Words: James Frostick
Soda Boyz, a slowcore trio hailing from New Zealand’s north island, are on the cusp of releasing their new LP Farewell Spit. The record revels in restraint and release, a beautiful balance between muted delicateness and roaring pandemonium. We’re privileged to provide a pre-release listen to the record ahead of its official arrival on Friday May 29.
Hailing from Wellington/Pōneke and Palmerston North/Te Papaioea, New Zealand’s Soda Boyz are one of the country’s finest proponents of downtempo indie rock – that kind of ponderous and fragile sound that gradually builds in complexity until it detonates in a tumultuous outburst. It’s the genre made famous by downbeat maestros such as Slint and Duster, but where those bands conveyed the sparse desolation of early-90s America, the considered jams of Soda Boyz boast the brisk crispness of New Zealand air, imbued with a windswept melancholy rather than the oppressively still claustrophobia of their inspirations. The trio are less than a week away from releasing their new long-play record Farewell Spit through Papaiti Records. Consisting of eight tracks composed and recorded over the past two-and-a-half years, Farewell Spit is a confident and measured album – one that showcases both Soda Boyz’ knack for crafting finely wrought post-rock-tinged slowcore, imbued with with a disconsolate nature that is believable and gripping.
From the opening notes of ‘May 6TH’, my mind paints mental images of grey skies, choppy coastlines and ceaseless wind that is more than a breeze but less than a gale. The record’s lead single ‘Bad Friend’ is a cheerless but relatable number – the most verbose track on the album, it dissects the break down of friendships. From there, Soda Boyz guide us across this landscape they’ve conjured, trudging through the sombre plodder ‘Home Again’, then weathering the unhinged maelstrom of ‘Dead Beat (cult)’ before the drizzle of ‘Spit’ makes way for more bluster. ‘Renamon’ sees the band dip into boisterous noise punk before settling into a passage that makes me think of Fantastic Planet-era Failure, while ‘Fader II’ is almost serene, like the eerie quiet that settles once a storm has eased. Keeping us on our toes, closer ‘Saigon II’ gives us one more chunk of chop before leaving us bewildered and alone.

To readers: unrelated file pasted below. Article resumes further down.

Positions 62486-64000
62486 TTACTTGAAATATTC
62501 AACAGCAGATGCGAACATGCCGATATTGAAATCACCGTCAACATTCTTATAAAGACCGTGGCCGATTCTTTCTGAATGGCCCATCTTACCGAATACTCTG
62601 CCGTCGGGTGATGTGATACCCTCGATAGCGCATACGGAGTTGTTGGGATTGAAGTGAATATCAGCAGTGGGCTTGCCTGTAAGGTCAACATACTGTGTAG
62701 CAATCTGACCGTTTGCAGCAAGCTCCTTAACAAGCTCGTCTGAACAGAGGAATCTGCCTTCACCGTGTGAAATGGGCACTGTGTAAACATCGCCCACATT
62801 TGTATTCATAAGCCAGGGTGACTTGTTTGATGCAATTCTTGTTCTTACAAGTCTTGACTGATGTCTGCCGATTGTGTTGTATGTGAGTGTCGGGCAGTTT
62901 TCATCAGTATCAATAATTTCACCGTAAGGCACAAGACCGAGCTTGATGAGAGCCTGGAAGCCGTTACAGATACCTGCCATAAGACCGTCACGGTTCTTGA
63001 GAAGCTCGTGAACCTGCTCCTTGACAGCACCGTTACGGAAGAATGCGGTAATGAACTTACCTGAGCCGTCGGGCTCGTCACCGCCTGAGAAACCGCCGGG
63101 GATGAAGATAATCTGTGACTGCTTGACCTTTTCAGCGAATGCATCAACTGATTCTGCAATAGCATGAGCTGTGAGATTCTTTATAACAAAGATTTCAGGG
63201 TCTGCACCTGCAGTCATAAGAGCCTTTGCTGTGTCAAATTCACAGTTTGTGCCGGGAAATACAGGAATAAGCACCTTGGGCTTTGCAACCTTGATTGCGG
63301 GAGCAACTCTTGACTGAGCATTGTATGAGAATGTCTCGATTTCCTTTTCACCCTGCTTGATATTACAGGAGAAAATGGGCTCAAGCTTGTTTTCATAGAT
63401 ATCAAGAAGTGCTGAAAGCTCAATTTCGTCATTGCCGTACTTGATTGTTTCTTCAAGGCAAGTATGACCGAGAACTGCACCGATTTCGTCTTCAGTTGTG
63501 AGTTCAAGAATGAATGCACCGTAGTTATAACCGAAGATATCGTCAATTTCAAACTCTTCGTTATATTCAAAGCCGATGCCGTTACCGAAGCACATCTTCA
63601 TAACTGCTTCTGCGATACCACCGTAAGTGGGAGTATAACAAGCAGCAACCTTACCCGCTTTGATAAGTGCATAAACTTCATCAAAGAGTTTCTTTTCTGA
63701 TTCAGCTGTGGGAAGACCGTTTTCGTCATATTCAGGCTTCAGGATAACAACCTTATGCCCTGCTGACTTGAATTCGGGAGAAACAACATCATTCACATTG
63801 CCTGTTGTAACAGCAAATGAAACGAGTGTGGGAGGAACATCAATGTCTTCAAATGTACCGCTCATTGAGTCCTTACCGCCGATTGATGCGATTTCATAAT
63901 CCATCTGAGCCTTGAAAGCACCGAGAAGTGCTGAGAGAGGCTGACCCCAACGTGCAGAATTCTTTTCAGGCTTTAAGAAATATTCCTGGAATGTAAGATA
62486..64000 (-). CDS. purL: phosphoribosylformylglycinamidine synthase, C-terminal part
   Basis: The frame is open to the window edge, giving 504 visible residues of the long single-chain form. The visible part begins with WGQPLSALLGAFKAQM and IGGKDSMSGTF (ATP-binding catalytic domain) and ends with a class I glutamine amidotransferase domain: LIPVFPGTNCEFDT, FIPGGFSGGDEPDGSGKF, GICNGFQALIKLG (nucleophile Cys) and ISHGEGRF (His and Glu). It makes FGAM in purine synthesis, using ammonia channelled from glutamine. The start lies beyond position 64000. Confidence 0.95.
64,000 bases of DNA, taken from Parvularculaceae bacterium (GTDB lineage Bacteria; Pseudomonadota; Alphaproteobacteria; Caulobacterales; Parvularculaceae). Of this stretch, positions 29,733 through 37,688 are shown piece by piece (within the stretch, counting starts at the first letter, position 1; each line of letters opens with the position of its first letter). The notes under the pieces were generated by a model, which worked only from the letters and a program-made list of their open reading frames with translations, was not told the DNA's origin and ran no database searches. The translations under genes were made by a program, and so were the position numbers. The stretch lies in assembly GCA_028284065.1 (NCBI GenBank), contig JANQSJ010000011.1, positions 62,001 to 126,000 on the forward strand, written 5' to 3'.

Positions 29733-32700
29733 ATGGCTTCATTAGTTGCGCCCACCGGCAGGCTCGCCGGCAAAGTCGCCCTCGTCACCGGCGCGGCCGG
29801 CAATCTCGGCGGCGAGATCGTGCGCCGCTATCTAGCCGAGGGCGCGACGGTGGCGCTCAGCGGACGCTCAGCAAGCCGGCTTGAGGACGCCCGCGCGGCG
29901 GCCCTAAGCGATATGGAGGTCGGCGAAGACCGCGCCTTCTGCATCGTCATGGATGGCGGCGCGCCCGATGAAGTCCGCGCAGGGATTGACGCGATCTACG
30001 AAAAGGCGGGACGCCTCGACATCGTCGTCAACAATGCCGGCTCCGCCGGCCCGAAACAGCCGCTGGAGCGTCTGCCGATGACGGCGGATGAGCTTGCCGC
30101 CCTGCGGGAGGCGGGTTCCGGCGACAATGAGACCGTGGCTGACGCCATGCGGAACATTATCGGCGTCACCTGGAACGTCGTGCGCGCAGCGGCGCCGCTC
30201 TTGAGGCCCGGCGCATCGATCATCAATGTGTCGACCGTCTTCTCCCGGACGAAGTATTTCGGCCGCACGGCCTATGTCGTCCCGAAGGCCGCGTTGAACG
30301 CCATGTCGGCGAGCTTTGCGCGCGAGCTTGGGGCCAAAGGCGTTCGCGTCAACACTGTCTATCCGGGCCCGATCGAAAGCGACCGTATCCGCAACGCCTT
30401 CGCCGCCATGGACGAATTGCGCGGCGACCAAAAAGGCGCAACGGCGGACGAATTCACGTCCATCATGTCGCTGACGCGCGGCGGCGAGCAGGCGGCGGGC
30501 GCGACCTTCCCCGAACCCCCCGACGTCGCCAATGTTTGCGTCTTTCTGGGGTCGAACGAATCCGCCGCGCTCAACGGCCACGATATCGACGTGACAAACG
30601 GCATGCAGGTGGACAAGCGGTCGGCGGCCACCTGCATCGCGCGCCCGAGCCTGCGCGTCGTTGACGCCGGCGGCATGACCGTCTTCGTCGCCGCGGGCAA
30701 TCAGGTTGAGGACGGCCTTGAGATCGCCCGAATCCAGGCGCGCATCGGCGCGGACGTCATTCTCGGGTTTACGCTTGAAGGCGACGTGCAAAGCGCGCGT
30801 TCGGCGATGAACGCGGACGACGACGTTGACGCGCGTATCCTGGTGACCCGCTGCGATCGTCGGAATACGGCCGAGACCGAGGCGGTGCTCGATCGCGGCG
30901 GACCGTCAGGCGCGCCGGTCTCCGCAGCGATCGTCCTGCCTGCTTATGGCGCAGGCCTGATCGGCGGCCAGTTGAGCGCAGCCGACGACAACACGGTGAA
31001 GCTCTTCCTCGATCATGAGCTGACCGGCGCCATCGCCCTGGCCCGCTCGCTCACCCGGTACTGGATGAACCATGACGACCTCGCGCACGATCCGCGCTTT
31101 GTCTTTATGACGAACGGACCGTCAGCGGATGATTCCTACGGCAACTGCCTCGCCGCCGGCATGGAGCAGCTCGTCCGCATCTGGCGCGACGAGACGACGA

Farewell Spit is a record of ebbs, flows and stillness – imposing peaks, impossibly deep valleys and serene wide plains. It’s elemental in the sense that you feel vulnerable to it, like you would any encroaching storm or any act of nature that forces you to seek shelter. Soda Boyz masterfully heighten tension using a sparse palette of sounds. The guitars are often nimble, the bass flexible and drums largely restrained – that is until they elect to let go. While much of the record is spent dwelling on these softer moments, relishing the times where less is more, I feel like this is where we tread lightly knowing that at any moment the ground beneath us can give way to a yawning chasm of noise. When Soda Boyz’ vocalist Felix Carr elects to inject words into the mix, they are often caught and swept away in the storm, making it hard to discern what he’s hoarsely trying to communicate above the din. The sound Soda Boyz expel is all-encompassing, to the point where the silence experienced after the album’s end is unsettling. That’s when I start the record again, all too eager to let the winds knock me about once more.
Listen to Farewell Spit below: